This is an online programme for families of children who have feeding difficulties.
From Achieving for Children
Welcome to the Beyond Fussy Eating programme.
This is an online programme for families of children who have feeding difficulties. We have called our programme Beyond Fussy Eating because it is about children who are extremely selective eaters and sometimes have little interest in eating food. They may eat a very limited variety of foods, which can lead to poor growth and poor nutrition. This is sometimes known as ‘selective eating’ or ‘sensory-based feeding difficulties’, but here we will refer to it as ‘avoidant and/or restrictive eating, drinking and mealtime behaviours' or Avoidant Restrictive Food Intake Disorder (ARFID). The programme will also help any health, education and care staff who work with these children.
The programme aims to:
- Give you information to help you explore and understand a child’s feeding difficulties.
- Give you ideas on strategies and activities that can support children with their feeding difficulties.
- Help you work towards setting goals for a child and putting together an action plan to work towards these goals.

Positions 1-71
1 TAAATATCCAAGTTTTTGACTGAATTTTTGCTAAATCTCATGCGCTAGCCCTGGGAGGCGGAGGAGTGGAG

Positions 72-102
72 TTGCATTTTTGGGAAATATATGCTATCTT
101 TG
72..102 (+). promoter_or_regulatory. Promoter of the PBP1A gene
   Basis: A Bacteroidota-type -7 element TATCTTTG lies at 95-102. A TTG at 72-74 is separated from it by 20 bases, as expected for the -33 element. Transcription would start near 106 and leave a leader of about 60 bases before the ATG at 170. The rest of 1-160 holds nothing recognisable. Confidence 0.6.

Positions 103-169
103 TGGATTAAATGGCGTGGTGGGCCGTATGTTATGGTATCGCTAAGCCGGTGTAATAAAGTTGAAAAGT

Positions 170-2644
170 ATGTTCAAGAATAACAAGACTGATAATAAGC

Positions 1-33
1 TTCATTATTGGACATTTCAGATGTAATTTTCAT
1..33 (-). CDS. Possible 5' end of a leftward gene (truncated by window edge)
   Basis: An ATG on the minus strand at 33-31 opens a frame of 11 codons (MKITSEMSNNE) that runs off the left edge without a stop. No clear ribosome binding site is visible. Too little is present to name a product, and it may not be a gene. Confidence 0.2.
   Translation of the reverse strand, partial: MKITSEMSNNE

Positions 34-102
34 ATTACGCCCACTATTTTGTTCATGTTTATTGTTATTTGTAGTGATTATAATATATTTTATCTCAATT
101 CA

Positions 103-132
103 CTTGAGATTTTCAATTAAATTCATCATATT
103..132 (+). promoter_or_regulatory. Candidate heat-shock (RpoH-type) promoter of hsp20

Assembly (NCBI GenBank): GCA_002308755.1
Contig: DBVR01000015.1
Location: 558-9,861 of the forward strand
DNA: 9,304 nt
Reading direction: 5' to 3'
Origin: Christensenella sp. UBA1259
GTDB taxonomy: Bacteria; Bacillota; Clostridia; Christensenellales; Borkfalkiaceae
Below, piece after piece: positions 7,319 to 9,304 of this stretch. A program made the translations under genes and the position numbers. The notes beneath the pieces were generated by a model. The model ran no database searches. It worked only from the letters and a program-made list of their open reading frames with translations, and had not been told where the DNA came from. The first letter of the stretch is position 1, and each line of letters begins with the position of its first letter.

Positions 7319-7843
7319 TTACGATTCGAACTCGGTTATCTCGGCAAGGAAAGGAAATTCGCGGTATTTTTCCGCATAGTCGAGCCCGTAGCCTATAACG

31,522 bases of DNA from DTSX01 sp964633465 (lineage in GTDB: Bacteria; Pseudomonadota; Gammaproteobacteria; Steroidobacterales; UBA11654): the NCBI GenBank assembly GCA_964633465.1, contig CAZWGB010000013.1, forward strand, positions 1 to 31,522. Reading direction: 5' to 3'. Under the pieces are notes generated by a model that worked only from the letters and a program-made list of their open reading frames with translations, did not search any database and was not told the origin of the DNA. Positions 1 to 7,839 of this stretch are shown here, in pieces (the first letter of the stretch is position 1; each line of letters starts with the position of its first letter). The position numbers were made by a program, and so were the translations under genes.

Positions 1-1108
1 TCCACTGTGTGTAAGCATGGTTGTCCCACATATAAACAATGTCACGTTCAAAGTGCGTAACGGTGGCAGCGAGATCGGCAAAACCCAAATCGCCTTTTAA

- Give you ideas on where you can find further information and advice.
The programme consists of five video modules:
- Module 1 - Exploring feeding difficulties (20 minutes)
- Module 2 - Mealtime strategies (10 minutes)
- Module 3 - Learning about new foods (32 minutes)
- Module 4 - Planning for changes (7 minutes)
- Module 5 - ‘A parent’s perspective’ (14 minutes) - This is an interview with a parent of a child with feeding difficulties who talks about her child’s journey, and advice they have found helpful in their journey
The programme has been designed for you to work though the modules at your own pace, but we would strongly recommend that you watch all the modules and watch them in this order.
There are information sheets that accompany each of the modules and are referred to as and when relevant during the modules.
We hope you find the programme helpful.
Thousands of young children spending more than 50 hours a week caring for a family member. Inquiry calls for a national carers strategy to address postcode lottery of support for young carers
- Thousands of young children spending more than 50 hours a week caring for a family member
- Inquiry calls for a national carers strategy to address postcode lottery of support for young carers
The first ever parliamentary inquiry into young and young adult carers has revealed a lack of support is having a devastating impact on their education, wellbeing and future prospects.
An inquiry by the All-Party Parliamentary Group (APPG) on Young Carers and Young Adult Carers, supported by national charity Carers Trust, published its findings today (14th November). It uncovered alarming evidence showing 15,000 children, including 3,000 aged just five to nine, spend 50 hours or more a week looking after family members because of illness, disability or addiction.